Technology is an area that has grown exponentially over the past decade. The incredible thing is that most analysts are forecasting continued growth into the next decade. As an investor looking to find the best tech stocks to buy now, this is a positive. Even though some have seen strong share price rallies, further growth should still allow me to profit from buying now.
Should I invest in tech?
Technology is a very broad category for stocks. It can cover artificial intelligence, digital assets, and use of data, along with many other elements. The wide range of the industry is shown by looking at one of the tech giants, Amazon. It generates revenue from its online marketplace, which is what it’s best known for. Yet it also has several other revenue streams. These range from web services to video streaming, from physical store sales to co-branded credit card agreements.
So when I’m trying to find the best tech stocks to buy now, I need to acknowledge that the industry is vast. Even with one company, it might have fingers in many different pies. The benefit of investing in tech is that my exposure is likely to be more diversified than I initially think. Another benefit is that the pace of growth is high, which should help me achieve higher than average investment returns.
The risk of investing in tech is that when companies move beyond their operations, they can take their eyes off the ball. These operations might become unneeded distractions regarding both time and money. Further, some of the biggest tech stocks are the largest companies in the world. This might concern me, as I could be better off targeting smaller companies that have better scope to grow.
The best tech stocks I’d buy
With £2,000, I’d look to split this up between four to six different tech stocks. I’d invest in some tech stocks that are established, and then focus on some newer names.
For established firms, I’d invest in Tesla, Amazon and Facebook. These companies have been around for quite a few years (in tech stock terms), and are all profitable. With the exception of Tesla, the others have been generating sizeable profits for many years. I personally feel that this needs to be a criteria when considering which tech stocks to allocate my money to.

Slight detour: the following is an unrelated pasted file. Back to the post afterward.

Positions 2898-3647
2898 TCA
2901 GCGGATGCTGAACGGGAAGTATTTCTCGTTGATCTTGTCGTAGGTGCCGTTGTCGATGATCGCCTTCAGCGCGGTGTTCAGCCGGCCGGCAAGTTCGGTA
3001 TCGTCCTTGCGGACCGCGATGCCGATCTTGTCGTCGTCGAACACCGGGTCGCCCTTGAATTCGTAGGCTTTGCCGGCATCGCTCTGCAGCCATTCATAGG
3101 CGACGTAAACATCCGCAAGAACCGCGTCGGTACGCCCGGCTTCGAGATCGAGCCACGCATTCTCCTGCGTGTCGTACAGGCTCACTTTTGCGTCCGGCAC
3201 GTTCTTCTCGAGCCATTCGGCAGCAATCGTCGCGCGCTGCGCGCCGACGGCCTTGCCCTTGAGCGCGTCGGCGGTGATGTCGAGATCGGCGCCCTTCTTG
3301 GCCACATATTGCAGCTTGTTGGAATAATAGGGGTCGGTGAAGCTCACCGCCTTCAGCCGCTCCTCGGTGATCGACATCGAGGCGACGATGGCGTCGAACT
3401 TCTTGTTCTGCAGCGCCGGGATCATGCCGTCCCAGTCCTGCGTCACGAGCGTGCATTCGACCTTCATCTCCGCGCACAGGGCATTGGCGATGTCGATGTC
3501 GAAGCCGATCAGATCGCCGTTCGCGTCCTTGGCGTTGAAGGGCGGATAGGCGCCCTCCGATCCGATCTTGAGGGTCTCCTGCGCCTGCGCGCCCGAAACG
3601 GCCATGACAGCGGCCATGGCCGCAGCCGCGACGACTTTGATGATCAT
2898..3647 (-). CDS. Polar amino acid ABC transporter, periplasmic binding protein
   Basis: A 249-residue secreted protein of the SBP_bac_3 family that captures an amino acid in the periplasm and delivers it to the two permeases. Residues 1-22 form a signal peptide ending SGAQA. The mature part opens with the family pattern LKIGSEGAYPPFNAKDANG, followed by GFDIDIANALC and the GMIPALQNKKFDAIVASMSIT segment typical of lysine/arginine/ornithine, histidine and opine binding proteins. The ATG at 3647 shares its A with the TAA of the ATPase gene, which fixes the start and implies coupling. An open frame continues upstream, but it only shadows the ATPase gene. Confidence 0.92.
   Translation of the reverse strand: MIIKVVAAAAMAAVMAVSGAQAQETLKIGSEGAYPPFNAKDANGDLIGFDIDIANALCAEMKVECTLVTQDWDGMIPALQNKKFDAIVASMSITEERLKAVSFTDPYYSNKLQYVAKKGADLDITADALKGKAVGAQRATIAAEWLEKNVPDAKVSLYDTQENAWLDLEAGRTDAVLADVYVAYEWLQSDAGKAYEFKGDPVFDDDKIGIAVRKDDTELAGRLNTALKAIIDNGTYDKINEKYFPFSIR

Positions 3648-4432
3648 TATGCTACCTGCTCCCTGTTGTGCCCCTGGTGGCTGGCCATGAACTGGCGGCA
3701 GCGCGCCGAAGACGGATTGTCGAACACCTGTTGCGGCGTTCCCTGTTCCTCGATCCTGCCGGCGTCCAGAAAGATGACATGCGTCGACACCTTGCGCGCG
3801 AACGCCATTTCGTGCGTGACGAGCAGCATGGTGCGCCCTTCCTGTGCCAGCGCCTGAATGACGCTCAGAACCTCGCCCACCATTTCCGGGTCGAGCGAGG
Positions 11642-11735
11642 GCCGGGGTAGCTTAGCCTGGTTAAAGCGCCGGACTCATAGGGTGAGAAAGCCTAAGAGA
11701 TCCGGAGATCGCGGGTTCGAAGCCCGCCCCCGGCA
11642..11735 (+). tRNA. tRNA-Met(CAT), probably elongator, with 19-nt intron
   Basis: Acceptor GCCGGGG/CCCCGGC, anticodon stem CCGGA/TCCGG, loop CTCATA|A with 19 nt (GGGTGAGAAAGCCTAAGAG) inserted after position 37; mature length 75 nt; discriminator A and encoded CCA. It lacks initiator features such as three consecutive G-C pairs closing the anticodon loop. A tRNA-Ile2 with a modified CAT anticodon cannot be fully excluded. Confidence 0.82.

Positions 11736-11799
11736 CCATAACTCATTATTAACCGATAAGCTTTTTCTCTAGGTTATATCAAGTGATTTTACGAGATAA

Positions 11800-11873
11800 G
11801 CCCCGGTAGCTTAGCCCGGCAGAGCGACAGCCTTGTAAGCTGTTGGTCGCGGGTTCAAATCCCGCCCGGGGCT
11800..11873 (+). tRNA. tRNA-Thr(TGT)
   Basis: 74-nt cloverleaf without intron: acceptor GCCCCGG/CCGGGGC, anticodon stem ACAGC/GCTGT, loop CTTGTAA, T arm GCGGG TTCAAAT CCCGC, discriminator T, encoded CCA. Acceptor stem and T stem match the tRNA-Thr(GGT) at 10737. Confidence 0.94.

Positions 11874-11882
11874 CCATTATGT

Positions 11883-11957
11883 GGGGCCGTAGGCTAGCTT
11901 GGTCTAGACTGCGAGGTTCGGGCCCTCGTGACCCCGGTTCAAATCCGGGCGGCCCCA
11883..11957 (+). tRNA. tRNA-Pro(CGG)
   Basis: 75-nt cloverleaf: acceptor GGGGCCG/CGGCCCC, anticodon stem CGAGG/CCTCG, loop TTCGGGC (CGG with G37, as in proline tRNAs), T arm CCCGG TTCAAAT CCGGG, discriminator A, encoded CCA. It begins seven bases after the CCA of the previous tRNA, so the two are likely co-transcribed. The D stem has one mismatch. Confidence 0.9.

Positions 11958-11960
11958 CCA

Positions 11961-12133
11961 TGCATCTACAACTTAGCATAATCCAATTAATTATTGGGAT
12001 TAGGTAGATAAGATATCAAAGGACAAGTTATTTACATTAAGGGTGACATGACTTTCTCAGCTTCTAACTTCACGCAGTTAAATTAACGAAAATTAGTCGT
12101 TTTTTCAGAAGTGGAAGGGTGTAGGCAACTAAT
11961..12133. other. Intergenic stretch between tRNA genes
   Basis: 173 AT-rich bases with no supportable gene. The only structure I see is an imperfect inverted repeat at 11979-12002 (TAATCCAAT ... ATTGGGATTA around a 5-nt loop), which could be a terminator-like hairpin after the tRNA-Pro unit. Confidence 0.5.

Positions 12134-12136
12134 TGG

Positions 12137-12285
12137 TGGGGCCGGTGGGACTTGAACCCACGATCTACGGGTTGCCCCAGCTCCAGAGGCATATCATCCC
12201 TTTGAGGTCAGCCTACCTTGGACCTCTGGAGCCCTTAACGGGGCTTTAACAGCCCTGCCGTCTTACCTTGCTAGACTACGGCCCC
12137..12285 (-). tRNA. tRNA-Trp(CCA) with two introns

After all, tech stocks do carry high risk. This is usually because the companies need high levels of capital before reaching mass take-up. For these years, the companies are likely to be loss-making (Tesla is a good example here). As an investor, it’s very risky to put my money into a stock that could lose money for a long time before potentially becoming sustainable.
With that considered, I’d look for relative safety by investing in the above tech names that are established. For the remaining amount of my £2,000, I’m happy to take more risk. For example, I could consider buying Darktrace shares. This new cyber security company could be the next big thing. It’s too early to say right now, but I could allocate a small proportion to it.
Ultimately, there are plenty of shares that could classify as the best tech stocks to buy now, I just need to be sensible in the ones I pick.
The post Here are the best tech stocks I’d buy if I had £2,000 to invest appeared first on The Motley Fool UK.
jonathansmith1 does not hold shares in any company mentioned. John Mackey, CEO of Whole Foods Market, an Amazon subsidiary, is a member of The Motley Fool’s board of directors. Randi Zuckerberg, a former director of market development and spokeswoman for Facebook and sister to its CEO, Mark Zuckerberg, is a member of The Motley Fool's board of directors. The Motley Fool UK owns shares of and has recommended Amazon, Facebook, and Tesla. The Motley Fool UK has recommended the following options: long January 2022 $1,920 calls on Amazon and short January 2022 $1,940 calls on Amazon. Views expressed on the companies mentioned in this article are those of the writer and therefore may differ from the official recommendations we make in our subscription services such as Share Advisor, Hidden Winners and Pro. Here at The Motley Fool we believe that considering a diverse range of insights makes us better investors.
Motley Fool UK 2021